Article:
In the eastern Amazon basin, four neighbouring clayey Oxisols with similar particle-size distributions were selected, one under rain forest and three under pasture for 7, 12 and 17 years, respectively. These soils were sampled at depth intervals of 0.1 m down to 1 m. Although no clear effect of pasture establishment on aggregate stability was assessed, significant negative effects of cattle trampling on porosity and water retention and of vegetation change on clay water-dispersion were observed in the organic-rich horizons (0–0.40 m layers). Indirect evidence of a great change of the nature of organic materials was also suggested, particularly with (i) an increase in both negative surface charges and clay dispersibility, attributed to an increase in organic functional groups, and (ii) a decrease in clay fabric porosity, attributed to an increase in the hydrophilic-hydrophobic balance on organic surfaces (short-range adhesion forces during drying processes). Studies of soil organic matter (SOM) changes along this forest-to-pasture sequence were based on total C and 13 C measurements, which allowed to calculate the distribution of C derived from forest (Cdff) and from pasture (Cdfp) throughout the profiles. The distribution of C and 13 C in the whole soil, in water-stable (WSA), in not stable (NWSA) aggregates, and in particle fractions, was compared. Young organic residues derived from pasture were trapped in WSA, from where they were released by dispersion. After 17 years, the decrease in forest-derived SOM and the input of about 25% of pasture-derived SOM were suggested to be more effective on clay dispersability than on aggregate stability.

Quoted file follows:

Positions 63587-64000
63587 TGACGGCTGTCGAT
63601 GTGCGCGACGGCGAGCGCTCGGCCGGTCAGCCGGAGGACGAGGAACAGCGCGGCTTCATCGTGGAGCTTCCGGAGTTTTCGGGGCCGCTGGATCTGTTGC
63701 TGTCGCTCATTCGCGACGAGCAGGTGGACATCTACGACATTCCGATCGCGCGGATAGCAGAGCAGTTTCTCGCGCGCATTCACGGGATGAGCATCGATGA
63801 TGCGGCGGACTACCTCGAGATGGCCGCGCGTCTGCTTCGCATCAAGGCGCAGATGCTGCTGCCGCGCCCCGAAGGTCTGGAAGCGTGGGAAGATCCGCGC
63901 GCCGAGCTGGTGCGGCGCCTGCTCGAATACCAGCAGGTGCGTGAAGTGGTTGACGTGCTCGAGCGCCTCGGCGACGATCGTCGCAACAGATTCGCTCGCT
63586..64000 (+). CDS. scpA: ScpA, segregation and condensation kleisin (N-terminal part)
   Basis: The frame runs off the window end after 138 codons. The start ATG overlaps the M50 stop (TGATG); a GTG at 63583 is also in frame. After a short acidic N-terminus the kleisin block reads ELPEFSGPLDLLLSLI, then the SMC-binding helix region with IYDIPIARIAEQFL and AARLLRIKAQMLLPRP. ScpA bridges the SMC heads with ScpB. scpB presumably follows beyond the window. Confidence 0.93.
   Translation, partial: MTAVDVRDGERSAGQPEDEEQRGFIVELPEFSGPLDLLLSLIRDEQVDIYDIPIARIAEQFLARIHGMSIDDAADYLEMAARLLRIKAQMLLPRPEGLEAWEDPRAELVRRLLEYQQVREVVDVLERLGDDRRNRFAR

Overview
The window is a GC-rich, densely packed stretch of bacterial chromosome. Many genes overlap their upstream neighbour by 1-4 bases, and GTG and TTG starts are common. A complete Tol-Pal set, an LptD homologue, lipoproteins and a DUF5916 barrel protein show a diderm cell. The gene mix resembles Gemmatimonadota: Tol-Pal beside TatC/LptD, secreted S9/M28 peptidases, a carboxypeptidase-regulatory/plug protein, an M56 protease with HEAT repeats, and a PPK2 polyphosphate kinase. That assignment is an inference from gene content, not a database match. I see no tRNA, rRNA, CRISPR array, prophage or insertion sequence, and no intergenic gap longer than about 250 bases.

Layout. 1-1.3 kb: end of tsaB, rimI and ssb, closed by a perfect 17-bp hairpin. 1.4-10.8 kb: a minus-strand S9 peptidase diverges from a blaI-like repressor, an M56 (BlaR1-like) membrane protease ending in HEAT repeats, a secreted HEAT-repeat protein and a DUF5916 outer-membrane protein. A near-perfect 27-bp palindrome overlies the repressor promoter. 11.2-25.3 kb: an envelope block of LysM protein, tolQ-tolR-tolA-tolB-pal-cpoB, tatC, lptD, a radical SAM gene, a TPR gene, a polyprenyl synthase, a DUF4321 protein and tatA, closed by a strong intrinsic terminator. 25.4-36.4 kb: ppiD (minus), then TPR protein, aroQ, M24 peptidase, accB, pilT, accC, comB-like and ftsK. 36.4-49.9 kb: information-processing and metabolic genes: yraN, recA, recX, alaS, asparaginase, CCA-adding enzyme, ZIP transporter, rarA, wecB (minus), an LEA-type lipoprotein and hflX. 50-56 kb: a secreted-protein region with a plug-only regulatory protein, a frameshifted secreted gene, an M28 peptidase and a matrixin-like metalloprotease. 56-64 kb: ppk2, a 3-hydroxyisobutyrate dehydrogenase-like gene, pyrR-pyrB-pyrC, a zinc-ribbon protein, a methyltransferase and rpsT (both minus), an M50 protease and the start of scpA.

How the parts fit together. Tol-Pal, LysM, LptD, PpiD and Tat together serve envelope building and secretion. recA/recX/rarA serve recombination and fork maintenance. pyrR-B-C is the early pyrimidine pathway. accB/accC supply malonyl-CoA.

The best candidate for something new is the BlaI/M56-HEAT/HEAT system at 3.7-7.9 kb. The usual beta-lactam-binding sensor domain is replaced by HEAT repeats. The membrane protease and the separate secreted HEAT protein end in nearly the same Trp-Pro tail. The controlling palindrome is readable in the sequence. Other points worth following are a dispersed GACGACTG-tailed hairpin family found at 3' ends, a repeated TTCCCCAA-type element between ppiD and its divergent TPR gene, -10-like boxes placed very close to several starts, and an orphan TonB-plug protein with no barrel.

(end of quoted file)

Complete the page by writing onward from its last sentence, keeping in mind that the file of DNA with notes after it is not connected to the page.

Geoderma – Elsevier
Published: Mar 1, 1997
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